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Humans differ in paternal investment — the degree to which fathers help mothers care for their offspring. They differ in this way between individuals, between populations, and between stages of cultural evolution.
During the earliest stage, when all humans were hunter-gatherers, men invested more in their offspring with increasing distance from the equator. Longer, colder winters made it harder for women to gather food for themselves and their children. They had to rely on meat from their hunting spouses. Conversely, paternal investment was lower in the tropics, where women could gather food year-round and provide for themselves and their children with little male assistance.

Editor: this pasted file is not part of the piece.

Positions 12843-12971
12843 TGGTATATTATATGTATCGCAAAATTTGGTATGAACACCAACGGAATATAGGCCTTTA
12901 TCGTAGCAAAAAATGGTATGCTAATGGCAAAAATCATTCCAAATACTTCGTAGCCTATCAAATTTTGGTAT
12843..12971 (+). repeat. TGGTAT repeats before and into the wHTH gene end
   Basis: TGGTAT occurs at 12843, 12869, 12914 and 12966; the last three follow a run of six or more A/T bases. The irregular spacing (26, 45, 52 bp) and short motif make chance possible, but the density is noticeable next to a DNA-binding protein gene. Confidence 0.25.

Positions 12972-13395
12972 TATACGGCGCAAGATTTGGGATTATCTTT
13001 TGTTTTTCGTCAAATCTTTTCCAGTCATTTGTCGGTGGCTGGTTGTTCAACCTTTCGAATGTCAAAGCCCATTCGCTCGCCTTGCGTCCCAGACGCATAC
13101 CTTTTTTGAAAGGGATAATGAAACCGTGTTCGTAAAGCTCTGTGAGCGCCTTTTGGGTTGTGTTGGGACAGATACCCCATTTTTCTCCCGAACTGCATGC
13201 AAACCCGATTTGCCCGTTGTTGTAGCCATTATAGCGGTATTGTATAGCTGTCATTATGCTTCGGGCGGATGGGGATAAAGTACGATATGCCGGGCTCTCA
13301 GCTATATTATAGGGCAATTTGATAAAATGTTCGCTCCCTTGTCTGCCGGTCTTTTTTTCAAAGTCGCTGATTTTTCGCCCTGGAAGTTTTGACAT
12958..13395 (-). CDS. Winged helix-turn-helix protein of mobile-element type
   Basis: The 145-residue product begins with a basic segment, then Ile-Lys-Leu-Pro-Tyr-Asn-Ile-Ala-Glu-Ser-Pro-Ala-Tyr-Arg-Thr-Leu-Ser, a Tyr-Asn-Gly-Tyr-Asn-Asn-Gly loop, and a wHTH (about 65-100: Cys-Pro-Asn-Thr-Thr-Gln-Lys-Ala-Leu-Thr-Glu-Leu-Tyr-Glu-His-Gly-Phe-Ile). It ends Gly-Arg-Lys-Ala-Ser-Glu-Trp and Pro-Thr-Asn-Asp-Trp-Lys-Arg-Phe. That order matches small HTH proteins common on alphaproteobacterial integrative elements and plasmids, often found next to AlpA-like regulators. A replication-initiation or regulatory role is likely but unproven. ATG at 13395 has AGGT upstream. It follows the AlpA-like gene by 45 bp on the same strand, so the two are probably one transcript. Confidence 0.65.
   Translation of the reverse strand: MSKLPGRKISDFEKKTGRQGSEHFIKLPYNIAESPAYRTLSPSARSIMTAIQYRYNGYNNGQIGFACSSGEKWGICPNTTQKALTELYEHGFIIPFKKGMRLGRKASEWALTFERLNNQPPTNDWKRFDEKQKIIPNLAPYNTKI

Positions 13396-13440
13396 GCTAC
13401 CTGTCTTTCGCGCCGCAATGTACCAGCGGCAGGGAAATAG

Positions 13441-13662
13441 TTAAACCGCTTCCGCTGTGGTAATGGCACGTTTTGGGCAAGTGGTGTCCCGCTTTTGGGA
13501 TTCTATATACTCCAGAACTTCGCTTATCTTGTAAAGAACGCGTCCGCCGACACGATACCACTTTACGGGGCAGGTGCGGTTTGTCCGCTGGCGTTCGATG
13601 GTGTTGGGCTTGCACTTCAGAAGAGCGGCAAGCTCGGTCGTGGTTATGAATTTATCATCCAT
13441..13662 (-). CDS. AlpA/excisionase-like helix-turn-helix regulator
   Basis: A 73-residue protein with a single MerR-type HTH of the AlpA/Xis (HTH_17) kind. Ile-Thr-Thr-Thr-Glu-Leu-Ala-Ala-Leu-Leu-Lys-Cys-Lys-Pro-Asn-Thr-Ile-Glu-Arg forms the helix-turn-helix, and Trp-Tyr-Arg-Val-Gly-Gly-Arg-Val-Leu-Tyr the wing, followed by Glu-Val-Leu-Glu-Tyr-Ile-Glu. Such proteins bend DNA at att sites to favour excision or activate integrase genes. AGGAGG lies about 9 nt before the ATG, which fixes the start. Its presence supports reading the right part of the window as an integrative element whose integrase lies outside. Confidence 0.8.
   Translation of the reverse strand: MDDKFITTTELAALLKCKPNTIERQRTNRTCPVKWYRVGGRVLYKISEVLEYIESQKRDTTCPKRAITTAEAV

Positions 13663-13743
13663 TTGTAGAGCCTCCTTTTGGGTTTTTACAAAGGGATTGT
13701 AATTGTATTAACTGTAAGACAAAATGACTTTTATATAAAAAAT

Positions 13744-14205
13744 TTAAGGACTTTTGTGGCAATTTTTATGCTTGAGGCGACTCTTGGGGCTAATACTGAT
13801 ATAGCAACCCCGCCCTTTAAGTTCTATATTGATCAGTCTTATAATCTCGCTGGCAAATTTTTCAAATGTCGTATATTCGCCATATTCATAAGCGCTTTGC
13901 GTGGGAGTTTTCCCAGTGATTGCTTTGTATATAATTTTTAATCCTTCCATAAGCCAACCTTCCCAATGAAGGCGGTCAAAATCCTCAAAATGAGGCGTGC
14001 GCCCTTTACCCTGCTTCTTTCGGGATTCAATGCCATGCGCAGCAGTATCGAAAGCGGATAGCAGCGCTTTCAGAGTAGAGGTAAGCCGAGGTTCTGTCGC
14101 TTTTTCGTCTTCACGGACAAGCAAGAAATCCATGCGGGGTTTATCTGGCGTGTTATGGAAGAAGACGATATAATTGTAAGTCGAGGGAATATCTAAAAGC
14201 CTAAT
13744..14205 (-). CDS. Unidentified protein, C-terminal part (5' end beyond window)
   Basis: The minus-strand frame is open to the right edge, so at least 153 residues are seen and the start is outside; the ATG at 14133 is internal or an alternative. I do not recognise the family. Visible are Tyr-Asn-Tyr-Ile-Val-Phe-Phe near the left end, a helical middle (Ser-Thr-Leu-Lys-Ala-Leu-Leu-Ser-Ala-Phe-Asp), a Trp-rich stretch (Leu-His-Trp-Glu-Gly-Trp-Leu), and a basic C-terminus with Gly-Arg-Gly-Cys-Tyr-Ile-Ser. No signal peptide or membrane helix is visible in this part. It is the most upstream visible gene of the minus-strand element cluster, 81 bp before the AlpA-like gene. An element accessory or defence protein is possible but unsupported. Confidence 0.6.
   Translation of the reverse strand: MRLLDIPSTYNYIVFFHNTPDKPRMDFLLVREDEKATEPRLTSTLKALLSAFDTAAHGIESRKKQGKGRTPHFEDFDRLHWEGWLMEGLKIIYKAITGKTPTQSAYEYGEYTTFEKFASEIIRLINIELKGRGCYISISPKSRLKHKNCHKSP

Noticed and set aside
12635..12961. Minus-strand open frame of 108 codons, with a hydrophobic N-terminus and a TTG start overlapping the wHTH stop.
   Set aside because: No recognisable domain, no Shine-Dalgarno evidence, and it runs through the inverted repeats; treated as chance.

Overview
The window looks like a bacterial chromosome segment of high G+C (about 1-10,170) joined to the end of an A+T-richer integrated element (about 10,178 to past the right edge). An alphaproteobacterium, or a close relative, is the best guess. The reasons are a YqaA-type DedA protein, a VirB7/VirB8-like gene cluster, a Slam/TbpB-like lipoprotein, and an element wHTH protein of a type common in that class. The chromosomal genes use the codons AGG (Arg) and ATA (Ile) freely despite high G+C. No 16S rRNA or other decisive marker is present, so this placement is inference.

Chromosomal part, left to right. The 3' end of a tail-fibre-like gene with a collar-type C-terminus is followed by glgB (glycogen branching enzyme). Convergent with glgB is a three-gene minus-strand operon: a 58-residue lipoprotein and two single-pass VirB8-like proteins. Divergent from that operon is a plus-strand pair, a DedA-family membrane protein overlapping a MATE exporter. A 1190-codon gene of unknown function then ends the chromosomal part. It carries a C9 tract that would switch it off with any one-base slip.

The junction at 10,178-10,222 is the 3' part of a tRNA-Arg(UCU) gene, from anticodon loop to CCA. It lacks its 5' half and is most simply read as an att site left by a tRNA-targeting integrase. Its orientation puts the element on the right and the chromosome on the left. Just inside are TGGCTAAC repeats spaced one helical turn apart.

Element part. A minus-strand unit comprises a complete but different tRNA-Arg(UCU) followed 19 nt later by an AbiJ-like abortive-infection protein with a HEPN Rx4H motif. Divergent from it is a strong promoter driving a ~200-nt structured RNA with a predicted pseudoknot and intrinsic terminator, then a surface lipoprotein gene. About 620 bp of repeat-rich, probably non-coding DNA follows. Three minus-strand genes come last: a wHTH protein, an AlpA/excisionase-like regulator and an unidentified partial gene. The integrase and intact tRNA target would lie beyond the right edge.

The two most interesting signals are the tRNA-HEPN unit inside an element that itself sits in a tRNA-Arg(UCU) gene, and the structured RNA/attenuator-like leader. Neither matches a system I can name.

This sexual division of labor influenced the transition to farming. In the tropics, women were the main providers for their families as gatherers of fruits, berries, roots, and other wild plant foods. They were the ones who developed farming, thereby biasing it toward domestication of wild plants.
And so women shouldered even more the burden of providing for themselves and their offspring. Men in turn found it easier to go back on the mate market and get second or third wives. Finally, men had to compete against each other much more for fewer unmated women.
There was thus a causal chain: female dominance of farming => female reproductive autonomy => male polygyny => male-male rivalry for access to women.
Read full, original post: Polygyny Makes Men Bigger, Tougher…And Meaner